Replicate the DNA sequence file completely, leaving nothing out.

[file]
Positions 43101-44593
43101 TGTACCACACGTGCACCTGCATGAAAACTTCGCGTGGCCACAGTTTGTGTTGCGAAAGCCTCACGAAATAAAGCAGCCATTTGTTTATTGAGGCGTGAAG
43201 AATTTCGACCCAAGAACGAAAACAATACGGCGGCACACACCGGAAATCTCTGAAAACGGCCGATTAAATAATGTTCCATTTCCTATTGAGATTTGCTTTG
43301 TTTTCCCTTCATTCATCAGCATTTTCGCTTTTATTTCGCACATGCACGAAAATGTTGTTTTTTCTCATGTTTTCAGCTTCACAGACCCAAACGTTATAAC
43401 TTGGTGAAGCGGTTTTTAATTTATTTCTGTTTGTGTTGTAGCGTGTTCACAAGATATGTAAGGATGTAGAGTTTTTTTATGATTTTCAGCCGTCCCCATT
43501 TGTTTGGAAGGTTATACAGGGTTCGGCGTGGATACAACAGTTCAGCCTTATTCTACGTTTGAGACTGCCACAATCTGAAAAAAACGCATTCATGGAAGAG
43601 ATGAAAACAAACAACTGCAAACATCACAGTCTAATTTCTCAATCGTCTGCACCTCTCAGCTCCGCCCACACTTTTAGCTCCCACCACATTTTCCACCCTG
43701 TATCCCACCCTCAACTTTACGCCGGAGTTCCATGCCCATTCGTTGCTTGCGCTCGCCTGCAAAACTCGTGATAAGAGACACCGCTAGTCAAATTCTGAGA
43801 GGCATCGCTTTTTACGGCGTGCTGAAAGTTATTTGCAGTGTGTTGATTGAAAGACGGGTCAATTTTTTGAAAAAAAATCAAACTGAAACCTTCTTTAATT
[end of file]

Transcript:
Positions 43101-44593
43101 TGTACCACACGTGCACCTGCATGAAAACTTCGCGTGGCCACAGTTTGTGTTGCGAAAGCCTCACGAAATAAAGCAGCCATTTGTTTATTGAGGCGTGAAG
43201 AATTTCGACCCAAGAACGAAAACAATACGGCGGCACACACCGGAAATCTCTGAAAACGGCCGATTAAATAATGTTCCATTTCCTATTGAGATTTGCTTTG
43301 TTTTCCCTTCATTCATCAGCATTTTCGCTTTTATTTCGCACATGCACGAAAATGTTGTTTTTTCTCATGTTTTCAGCTTCACAGACCCAAACGTTATAAC
43401 TTGGTGAAGCGGTTTTTAATTTATTTCTGTTTGTGTTGTAGCGTGTTCACAAGATATGTAAGGATGTAGAGTTTTTTTATGATTTTCAGCCGTCCCCATT
43501 TGTTTGGAAGGTTATACAGGGTTCGGCGTGGATACAACAGTTCAGCCTTATTCTACGTTTGAGACTGCCACAATCTGAAAAAAACGCATTCATGGAAGAG
43601 ATGAAAACAAACAACTGCAAACATCACAGTCTAATTTCTCAATCGTCTGCACCTCTCAGCTCCGCCCACACTTTTAGCTCCCACCACATTTTCCACCCTG
43701 TATCCCACCCTCAACTTTACGCCGGAGTTCCATGCCCATTCGTTGCTTGCGCTCGCCTGCAAAACTCGTGATAAGAGACACCGCTAGTCAAATTCTGAGA
43801 GGCATCGCTTTTTACGGCGTGCTGAAAGTTATTTGCAGTGTGTTGATTGAAAGACGGGTCAATTTTTTGAAAAAAAATCAAACTGAAACCTTCTTTAATT